The Scottish Government has published the reference by the Lord Advocate to the UK Supreme Court on the legislative competence of the proposed Scottish Independence Referendum Bill.
It reveals that the Lord Advocate, Dorothy Bain QC, "does not have the necessary degree of confidence" to advise that the Scottish Parliament has the power to legislate for a referendum on Scottish independence without consent of the UK Government consent.
The decision to make the reference was revealed last week by First Minister Nicola Sturgeon when she announced that the Government proposed to hold a referendum on 19 October 2023. She said she wanted to see legal clarity about the matter.
Ms Sturgeon also said that if the Supreme Court accepts the reference but then rules against the Scottish Government, she would seek to use the next general election as a “de facto referendum”.
In the reference, made under para 34 of Schedule 6 to the Scotland Act 1998, it is stated that a minister introducing a bill has to state whether in their view it is within the legislative competence of the Scottish Parliament; under the Scottish Ministerial Code, such a statement must be cleared by the law officers.
It continues: “The Lord Advocate needs to have the necessary degree of confidence that a bill would be within devolved competence in order to ‘clear’ such a statement. In the present case, the Lord Advocate does not have the necessary degree of confidence.”
As she considers that (1) there is a genuine issue of law that is unresolved; (2) that issue of law is of exceptional public importance to the people of Scotland and the United Kingdom; and (3) it is directly relevant to a central manifesto pledge that the Scottish electorate has endorsed, it is appropriate for her to exercise her powers under the Scotland Act “to obtain a ruling from the Supreme Court on whether the holding of an advisory referendum on independence would relate to reserved matters. The answer to the question referred will determine whether the Scottish Parliament can debate and vote upon the Bill which is the subject of a manifesto commitment”.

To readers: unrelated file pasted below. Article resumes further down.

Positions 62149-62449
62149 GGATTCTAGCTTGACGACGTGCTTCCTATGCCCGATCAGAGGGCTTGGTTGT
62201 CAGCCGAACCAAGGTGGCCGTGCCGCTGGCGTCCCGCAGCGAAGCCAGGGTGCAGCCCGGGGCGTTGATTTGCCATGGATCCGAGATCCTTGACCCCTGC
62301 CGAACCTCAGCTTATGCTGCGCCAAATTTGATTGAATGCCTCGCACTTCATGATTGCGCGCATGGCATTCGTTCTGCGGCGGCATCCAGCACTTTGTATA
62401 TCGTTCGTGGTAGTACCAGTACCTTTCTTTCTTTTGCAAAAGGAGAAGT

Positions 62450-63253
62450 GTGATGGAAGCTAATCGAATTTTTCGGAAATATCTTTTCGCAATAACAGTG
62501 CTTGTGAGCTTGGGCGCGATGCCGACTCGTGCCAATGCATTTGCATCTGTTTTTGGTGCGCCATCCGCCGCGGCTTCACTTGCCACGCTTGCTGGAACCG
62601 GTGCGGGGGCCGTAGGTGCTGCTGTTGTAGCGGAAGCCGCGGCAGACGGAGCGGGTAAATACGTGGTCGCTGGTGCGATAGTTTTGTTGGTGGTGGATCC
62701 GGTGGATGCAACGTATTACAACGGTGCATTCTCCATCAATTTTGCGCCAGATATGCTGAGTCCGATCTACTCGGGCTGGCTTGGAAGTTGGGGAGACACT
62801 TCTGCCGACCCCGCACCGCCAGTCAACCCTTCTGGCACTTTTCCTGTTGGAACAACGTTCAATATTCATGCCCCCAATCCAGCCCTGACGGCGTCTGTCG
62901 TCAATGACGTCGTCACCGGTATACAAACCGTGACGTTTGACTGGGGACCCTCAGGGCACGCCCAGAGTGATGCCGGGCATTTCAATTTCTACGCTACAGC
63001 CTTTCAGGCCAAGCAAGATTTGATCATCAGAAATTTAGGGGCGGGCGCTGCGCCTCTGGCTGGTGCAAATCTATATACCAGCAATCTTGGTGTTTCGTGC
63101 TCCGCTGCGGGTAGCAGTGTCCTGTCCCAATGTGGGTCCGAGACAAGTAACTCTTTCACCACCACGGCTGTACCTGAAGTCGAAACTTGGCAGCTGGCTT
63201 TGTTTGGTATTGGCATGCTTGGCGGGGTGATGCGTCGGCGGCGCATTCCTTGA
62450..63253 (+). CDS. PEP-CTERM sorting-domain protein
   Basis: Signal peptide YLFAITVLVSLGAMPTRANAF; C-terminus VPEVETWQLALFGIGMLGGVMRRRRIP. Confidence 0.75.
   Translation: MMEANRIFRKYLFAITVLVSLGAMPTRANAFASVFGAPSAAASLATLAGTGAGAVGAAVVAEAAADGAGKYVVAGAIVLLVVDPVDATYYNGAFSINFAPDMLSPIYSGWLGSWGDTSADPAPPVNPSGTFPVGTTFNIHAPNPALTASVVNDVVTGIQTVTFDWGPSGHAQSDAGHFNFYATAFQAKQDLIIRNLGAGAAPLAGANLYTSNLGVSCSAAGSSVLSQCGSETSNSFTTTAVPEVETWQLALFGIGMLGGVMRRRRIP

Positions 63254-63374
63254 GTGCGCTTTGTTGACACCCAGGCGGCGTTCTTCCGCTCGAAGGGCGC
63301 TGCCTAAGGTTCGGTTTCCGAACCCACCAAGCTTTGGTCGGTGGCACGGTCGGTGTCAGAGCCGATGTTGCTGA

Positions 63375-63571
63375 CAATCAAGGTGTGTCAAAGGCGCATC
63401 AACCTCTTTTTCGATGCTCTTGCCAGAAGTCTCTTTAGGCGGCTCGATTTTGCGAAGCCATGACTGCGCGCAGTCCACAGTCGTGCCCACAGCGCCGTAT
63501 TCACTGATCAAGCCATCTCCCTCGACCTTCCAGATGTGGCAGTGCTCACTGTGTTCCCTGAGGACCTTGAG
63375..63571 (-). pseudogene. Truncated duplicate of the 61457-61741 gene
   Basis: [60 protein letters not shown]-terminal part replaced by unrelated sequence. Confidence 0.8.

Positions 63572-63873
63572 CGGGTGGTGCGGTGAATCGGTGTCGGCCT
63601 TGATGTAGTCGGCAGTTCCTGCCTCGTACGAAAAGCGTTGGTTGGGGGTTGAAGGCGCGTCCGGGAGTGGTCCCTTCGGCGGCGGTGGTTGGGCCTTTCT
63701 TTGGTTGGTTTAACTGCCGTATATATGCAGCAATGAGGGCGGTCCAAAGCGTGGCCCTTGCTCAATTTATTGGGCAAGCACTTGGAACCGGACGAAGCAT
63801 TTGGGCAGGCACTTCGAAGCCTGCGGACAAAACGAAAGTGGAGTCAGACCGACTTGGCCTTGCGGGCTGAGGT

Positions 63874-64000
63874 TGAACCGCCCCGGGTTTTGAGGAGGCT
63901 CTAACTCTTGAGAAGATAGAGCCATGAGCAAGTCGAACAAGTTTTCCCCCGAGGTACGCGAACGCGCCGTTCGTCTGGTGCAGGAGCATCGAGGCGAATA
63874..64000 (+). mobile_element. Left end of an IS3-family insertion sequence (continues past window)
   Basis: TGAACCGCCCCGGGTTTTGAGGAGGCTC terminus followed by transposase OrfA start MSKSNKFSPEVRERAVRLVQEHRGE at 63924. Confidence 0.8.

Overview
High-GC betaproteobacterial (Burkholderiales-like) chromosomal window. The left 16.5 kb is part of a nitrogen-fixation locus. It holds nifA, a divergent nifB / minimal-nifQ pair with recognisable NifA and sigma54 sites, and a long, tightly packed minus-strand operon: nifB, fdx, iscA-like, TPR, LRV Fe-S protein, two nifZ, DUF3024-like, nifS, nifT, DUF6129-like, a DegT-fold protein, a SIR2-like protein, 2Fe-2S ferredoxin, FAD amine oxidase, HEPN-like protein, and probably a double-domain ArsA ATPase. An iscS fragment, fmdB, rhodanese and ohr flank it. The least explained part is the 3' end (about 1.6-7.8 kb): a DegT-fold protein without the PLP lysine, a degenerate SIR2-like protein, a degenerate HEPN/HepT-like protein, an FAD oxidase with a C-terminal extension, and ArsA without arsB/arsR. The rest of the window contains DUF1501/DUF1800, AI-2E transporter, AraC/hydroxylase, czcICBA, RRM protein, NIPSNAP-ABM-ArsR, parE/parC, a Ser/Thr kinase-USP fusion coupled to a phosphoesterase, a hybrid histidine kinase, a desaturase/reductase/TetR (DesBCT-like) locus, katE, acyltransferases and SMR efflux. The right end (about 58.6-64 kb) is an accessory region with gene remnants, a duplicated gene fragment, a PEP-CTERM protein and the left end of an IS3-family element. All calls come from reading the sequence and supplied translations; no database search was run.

The court is being asked to answer the question: “Does the provision of the proposed Scottish Independence Referendum Bill that provides that the question to be asked in a referendum would be ‘Should Scotland be an independent country?’ relate to reserved matters? In particular, does it relate to (i) the Union of the Kingdoms of Scotland and England… and/or (ii) the Parliament of the United Kingdom’” – matters reserved under Schedule 5 to the Scotland Act.
The court has said that the President, Lord Reed, will give directions on the reference, including whether there are preliminary matters to be addressed, when the case will be listed (heard), how many Justices will consider the reference, and which Justices will sit on the bench. It has yet to confirm when the case will be heard.